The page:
The town of King's Lynn can be reached by means of the A149, the A10 and the A17, it's about 38 miles from Norfolk's capital Norwich and ninety four miles from Central London. It might furthermore be arrived at by train, the most handy international airport to King's Lynn is Norwich International (roughly 46 miles) a drive of approximately an hour.

A selection of Kings Lynn streets and roads: St Anns Street, Burnthouse Drove, East End, Tamarisk, Shepherdsgate Road, Wheatley Drive, St Marys Court, St Nicholas Close, Willow Road, Ffolkes Place, Clapper Lane, Harrow Close, Rougham Road, Alms Houses, Alban Road, Stainsby Close, St Michaels Road, Queens Road, Broadmeadow Common, West Briggs Drove, Arlington Park Road, Poplar Avenue, Kings Green, Baker Lane, Dunham Road, Onedin Close, Eastgate Street, The Creek, Bradmere Lane, Ashfield Court, Stiffkey Close, Reeves Avenue, The Row, Mill Hill, Litcham Close, Eastwood, Heath Road, Crown Square, Pullover Road, Willow Close, Mill Green, Hall Orchards, Sawston, Church Bank, Spring Close, Chapel Lane, Windsor Crescent, Pleasant Court, Graham Drive, Edinburgh Place, Clarkes Lane.

Attractions, places of interest, things to do and places to visit in and around Kings Lynn: Thorney Heritage Museum, Narborough Railway Line, Play 2 Day, Oxburgh Hall, Red Mount, Fuzzy Eds, Deer Safari at Snettisham Park, South Gate, Jurassic Golf, East Winch Common, St James Swimming Centre, Green Quay, Grimston Warren, Hunstanton Beach, Bowl 2 Day, Lynn Museum, St Edmunds Chaple Hunstanton, Mr Gs Bowling Centre, Snettisham Park, Pensthorpe Nature Reserve & Gardens, Fun Farm, Lynnsport Miniature Railway, High Tower Shooting School, Old County Court House, Grimes Graves, Gressenhall Farm and Workhouse, Greyfriars Tower, Fakenham Superbowl, King's Lynn Town Hall, Ringstead Downs, Wisbech Museum.

For your escape to the East of England and Kings Lynn you're able to book B&B and hotels at the cheapest rates by using the hotels search box displayed to the right of the page.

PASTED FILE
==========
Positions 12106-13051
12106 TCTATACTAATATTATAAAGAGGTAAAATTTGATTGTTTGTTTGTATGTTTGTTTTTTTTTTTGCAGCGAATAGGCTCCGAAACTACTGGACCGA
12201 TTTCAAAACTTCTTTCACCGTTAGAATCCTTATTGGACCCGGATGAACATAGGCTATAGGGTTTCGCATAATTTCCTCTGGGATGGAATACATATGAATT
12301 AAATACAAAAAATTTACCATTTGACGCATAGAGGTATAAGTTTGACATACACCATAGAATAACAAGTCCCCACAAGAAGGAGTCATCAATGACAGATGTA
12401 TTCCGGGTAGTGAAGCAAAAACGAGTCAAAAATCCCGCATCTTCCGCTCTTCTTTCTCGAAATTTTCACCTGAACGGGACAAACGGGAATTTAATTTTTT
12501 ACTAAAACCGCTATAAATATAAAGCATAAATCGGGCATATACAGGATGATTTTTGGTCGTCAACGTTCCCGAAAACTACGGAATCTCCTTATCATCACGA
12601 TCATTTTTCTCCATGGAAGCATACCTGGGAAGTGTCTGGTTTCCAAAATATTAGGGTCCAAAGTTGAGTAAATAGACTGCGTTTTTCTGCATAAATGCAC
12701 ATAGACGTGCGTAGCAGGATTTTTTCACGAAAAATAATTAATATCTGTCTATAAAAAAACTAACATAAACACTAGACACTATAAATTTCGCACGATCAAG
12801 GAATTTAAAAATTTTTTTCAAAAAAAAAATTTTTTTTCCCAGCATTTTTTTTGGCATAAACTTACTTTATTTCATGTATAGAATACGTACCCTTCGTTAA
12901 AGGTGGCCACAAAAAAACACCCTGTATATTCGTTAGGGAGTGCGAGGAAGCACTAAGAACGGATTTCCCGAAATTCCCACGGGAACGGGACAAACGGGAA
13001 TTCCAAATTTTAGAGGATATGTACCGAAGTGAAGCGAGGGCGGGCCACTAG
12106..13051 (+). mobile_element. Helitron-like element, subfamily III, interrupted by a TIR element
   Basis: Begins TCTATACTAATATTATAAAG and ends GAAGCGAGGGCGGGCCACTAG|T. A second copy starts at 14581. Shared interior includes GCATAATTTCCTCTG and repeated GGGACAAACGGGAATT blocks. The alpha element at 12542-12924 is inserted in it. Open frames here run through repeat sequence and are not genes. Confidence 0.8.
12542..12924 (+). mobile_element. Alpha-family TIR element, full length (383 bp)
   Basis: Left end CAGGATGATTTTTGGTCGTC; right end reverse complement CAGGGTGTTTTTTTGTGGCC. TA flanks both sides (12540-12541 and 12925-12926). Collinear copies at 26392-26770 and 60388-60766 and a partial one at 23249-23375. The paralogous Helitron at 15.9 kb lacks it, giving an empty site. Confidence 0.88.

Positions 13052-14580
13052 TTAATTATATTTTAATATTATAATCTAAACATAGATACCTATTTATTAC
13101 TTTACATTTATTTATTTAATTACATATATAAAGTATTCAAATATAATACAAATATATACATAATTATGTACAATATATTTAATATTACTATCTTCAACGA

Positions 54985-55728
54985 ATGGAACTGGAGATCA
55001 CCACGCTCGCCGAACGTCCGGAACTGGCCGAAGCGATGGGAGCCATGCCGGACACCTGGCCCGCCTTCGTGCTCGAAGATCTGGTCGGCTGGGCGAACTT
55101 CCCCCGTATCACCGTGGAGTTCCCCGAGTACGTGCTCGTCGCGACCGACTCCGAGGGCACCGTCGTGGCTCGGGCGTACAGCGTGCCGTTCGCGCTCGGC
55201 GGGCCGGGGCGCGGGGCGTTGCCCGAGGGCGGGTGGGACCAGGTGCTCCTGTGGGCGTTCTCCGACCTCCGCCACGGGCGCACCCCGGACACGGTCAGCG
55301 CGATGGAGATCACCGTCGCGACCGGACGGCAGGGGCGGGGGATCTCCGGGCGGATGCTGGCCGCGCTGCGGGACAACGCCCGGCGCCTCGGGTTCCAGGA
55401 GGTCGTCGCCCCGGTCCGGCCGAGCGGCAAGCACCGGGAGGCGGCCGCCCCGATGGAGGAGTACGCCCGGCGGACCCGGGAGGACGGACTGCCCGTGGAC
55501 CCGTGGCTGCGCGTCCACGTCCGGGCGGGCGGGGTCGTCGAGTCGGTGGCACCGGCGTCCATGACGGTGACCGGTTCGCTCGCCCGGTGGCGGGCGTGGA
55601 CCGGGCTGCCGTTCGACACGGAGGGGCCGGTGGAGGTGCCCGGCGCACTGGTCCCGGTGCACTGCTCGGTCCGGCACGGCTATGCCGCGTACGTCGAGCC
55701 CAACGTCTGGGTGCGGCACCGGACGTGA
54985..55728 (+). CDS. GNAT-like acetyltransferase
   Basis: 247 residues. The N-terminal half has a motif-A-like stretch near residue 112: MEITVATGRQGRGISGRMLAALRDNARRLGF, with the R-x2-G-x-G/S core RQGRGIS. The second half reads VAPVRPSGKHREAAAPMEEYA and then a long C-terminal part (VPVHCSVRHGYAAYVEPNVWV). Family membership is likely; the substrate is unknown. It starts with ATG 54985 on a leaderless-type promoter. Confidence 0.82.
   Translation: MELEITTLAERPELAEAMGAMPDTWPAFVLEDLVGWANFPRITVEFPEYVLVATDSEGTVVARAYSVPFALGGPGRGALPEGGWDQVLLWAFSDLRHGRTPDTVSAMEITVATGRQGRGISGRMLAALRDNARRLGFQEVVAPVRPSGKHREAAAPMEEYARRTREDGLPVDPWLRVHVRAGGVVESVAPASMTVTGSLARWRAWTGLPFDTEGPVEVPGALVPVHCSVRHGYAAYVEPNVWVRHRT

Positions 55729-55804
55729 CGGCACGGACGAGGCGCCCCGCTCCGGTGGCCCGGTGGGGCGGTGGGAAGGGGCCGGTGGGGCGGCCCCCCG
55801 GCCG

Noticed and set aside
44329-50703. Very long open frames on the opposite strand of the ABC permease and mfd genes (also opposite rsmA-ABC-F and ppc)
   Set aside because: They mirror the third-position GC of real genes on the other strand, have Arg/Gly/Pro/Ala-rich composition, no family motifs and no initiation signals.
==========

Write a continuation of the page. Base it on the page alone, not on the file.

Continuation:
You may uncover a bit more in regard to the village and neighbourhood by going to this page: Kings Lynn.

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Must Watch Video - Step Back in Time and See King's Lynn 1940's to 1970's

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Several Alternative Amenities and Enterprises in King's Lynn and the East of England:

This webpage ought to be pertinent for adjacent towns, villages and hamlets for example : Gayton, Hunstanton, Castle Rising, Dersingham, East Winch, Middleton, Fair Green, West Bilney, Sandringham, Hillington, Ingoldisthorpe, Tilney All Saints, Walpole Cross Keys, Bawsey, Tottenhill, Setchey, Tower End, Long Sutton, West Winch, Watlington, Ashwicken, Leziate, Tottenhill Row, South Wootton, West Newton, Clenchwarden, Snettisham, Downham Market, Lutton, Sutton Bridge, Heacham, Wiggenhall St Peter, North Runcton, Runcton Holme, Terrington St Clement, Babingley, Gaywood, North Wootton, Saddle Bow, West Lynn . AREA MAP - AREA WEATHER

Assuming you liked this tourist info and guide to Kings Lynn, you very well could find several of our additional resort and town websites helpful, possibly our website about Wymondham, or alternatively our website about Maidenhead (Berkshire). To inspect these web sites, just click on the appropriate town name. Perhaps we will see you back on the web site some time soon. Alternative places to explore in East Anglia include Norwich, Great Yarmouth and Heacham (East Anglia).